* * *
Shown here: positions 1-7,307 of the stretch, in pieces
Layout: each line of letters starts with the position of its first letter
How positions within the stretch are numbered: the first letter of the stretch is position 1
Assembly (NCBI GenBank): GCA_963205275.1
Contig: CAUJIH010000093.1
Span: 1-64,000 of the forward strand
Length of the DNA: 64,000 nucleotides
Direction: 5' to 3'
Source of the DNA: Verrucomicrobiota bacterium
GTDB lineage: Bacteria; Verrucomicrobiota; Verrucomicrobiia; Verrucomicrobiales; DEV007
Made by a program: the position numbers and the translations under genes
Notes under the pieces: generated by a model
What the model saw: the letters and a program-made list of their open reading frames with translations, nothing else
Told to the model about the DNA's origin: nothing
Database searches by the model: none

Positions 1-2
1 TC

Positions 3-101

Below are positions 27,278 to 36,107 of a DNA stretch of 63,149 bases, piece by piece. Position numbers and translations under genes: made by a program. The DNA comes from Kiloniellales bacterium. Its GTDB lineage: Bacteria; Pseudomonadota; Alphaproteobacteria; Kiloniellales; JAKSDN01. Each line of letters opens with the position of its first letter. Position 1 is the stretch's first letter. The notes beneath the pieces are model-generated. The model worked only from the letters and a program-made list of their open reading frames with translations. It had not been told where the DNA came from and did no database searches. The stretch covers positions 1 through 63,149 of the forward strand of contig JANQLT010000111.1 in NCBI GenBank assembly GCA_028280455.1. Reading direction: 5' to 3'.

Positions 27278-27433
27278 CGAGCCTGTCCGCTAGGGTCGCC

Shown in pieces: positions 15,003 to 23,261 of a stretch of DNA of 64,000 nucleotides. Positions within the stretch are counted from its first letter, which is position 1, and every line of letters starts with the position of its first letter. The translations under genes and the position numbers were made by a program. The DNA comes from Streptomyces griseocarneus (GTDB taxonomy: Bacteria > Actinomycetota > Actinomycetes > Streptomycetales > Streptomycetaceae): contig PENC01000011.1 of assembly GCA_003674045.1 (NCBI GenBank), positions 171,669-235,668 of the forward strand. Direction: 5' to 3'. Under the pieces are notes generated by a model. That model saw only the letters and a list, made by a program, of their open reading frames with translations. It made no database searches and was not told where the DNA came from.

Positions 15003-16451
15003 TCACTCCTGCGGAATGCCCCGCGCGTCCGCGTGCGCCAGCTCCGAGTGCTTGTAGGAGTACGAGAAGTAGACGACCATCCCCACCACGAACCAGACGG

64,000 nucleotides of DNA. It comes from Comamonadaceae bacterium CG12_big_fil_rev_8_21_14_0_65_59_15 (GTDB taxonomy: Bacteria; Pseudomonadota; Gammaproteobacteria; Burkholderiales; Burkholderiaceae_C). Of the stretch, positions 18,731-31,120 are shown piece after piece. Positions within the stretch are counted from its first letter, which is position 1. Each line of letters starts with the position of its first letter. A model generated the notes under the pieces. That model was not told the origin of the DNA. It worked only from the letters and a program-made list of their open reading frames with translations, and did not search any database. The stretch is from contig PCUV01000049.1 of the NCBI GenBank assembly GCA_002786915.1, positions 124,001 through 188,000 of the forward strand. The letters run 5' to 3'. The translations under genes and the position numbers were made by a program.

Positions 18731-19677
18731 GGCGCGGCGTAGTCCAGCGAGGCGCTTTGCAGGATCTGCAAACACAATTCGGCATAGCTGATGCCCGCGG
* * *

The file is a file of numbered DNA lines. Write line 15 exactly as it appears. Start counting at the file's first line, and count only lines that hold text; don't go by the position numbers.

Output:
Database searches by the model: none